The General Data Protection Regulation (GDPR) is a European regulation intended to strengthen and unify data protection for all individuals within the EU, but it also addresses the export of personal data outside the EU. The regulation comes into effect in May of 2018 and organizations worldwide are working to ensure their security policies and procedures comply with the new legislation.

Development and DevOps may be overlooked but they are not exempt.

Prevent, detect, respond and report

Organizations need to look at how they are protecting their applications that touch sensitive data.

PreEmptive Solutions prevents, detects, responds, and reports on unauthorized attempts to tamper, monitor, or reverse engineer software.

  • Preventing hacker-born breaches,
  • Avoiding or minimizing stinging GDPR penalties,
  • Shortening incident response time, minimizing breach scope, reducing notification cost and
  • Simplifying GDPR audit processes and validation.



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Why is the GDPR getting so much attention?

  • Increased penalties ratchets up per incident costs. The higher the cost, the higher the per incident risk.
  • New organizational obligations with a global reach means more companies have more ways to fail.
  • The “state of the art” GDPR compliance standard differs substantially from the more common “reasonable” standard. Industry norms have been replaced by computing best practices as the reference standard.

Other than security-centered businesses, no organization can expect to be prepared to neutralize hackers looking to carve out their piece of the $1Trillion cybercrime market.

GDPR and Development: Processor liability and risk

For the first time, Data Processors (those who process, publish, transport and store private data) have regulatory and statutory obligations. Prior to the GDPR, security and notification obligations (and the fines and other penalties that can follow) only applied to Data Controllers (those who own the data and set processing policy).

Processor Obligations

The GDPR mandates that processing systems account for:

  • “State-of-the-art” hacking techniques and their corresponding countermeasures – not at the time of a system deployment – but continuously. There is no reasonable way to hit this standard without an ongoing investment to track cyber threat and countermeasure developments,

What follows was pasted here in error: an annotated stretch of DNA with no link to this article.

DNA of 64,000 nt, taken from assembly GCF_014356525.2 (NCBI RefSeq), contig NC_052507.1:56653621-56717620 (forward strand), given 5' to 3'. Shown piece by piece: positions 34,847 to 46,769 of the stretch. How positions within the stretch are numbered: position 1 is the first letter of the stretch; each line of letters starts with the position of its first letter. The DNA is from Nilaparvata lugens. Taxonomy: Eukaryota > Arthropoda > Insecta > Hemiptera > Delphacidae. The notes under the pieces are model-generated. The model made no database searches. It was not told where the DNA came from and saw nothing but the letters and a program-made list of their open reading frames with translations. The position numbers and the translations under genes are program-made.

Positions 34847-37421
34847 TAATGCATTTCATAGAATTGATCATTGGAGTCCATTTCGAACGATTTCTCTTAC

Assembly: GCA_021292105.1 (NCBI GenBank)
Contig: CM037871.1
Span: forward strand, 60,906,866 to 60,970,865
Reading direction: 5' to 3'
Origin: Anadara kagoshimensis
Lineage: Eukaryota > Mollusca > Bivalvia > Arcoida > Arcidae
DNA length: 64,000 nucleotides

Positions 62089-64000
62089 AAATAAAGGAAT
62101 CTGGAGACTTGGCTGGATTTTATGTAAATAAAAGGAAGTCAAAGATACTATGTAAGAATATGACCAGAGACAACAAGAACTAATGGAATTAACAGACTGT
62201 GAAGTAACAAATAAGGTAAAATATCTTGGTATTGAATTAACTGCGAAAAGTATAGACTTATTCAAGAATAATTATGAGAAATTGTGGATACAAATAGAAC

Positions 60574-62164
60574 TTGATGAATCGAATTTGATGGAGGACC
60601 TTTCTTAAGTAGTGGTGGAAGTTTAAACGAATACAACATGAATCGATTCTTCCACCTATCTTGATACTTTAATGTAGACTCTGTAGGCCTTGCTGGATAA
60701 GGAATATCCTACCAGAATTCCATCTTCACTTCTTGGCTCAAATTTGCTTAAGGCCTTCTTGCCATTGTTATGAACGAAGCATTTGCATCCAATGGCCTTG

• The cost of safeguarding implementations (time, money, other risks), as well as
  • The relative likelihood and severity of any given class of data breach occurrence.

(CHAPTER IV Controller and processor, Section 1 General obligations, Article 25 Data protection by design and by default)

Balancing current risk with the cost and side effects of that risk is consistent with well-understood risk management practices. For a discussion of these basic risk concepts in the context of application development, see The Six Degrees of Application Risk.

Notification: Appropriate safeguards buttressed by notification obligations

With the GDPR, appropriate safeguards are buttressed by notification obligations if/when a breach occurs.

Key factors include:

Timing: A data breach must be reported to the Supervisory Authority within 72 hours of the data breach (Article 33).

Communication: Individuals must also be notified if adverse impact is determined (Article 34).

The cost of notification obligations and the penalties of failing to meet timing and communication obligations could eclipse the cost of the breach itself.

Minimize the number of impacted citizens: Early breach detection (or attempts) limits the number of impacted citizens. The precision of breach measurement limits the potential for “false positives.”

In short, PreEmptive Solutions detection, response and reporting capabilities reduce notification cost, breach duration, and overall risk.

Development and DevOps Are Not Exempt

On September 12, 2017 the following question was posted to the Europe Direct Contact Centre.

Subject: Liability stemming from Data Processor Software Development Practices

“Would a Data Processor be liable under The GDPR if the Processor develops software that is shown to have included avoidable vulnerabilities that subsequently led to a data breach?”

On September 22, 2017, in an official response, The European Direct Contact Centre replied (in part) as follows:

“The GDPR requires that the controller uses only processors providing sufficient guarantees to implement appropriate technical and organisational measures” – including “the requirements stemming from data protection by design and by default and those on (application) security.”

Put more succinctly, the EDCC responded YES. Data Processor Development and DevOps organizations are not exempt from GDPR obligations.

Implementer’s journey and resources

Download The Application Risk Mitigation Workbook that includes:

  • GDPR Development Guidelines
  • Application Risk Management Assessment white paper
  • Implementer Journey: supplier selection
  • Best Practice Template: Project plan and guide

Benchmark your organization’s risk practices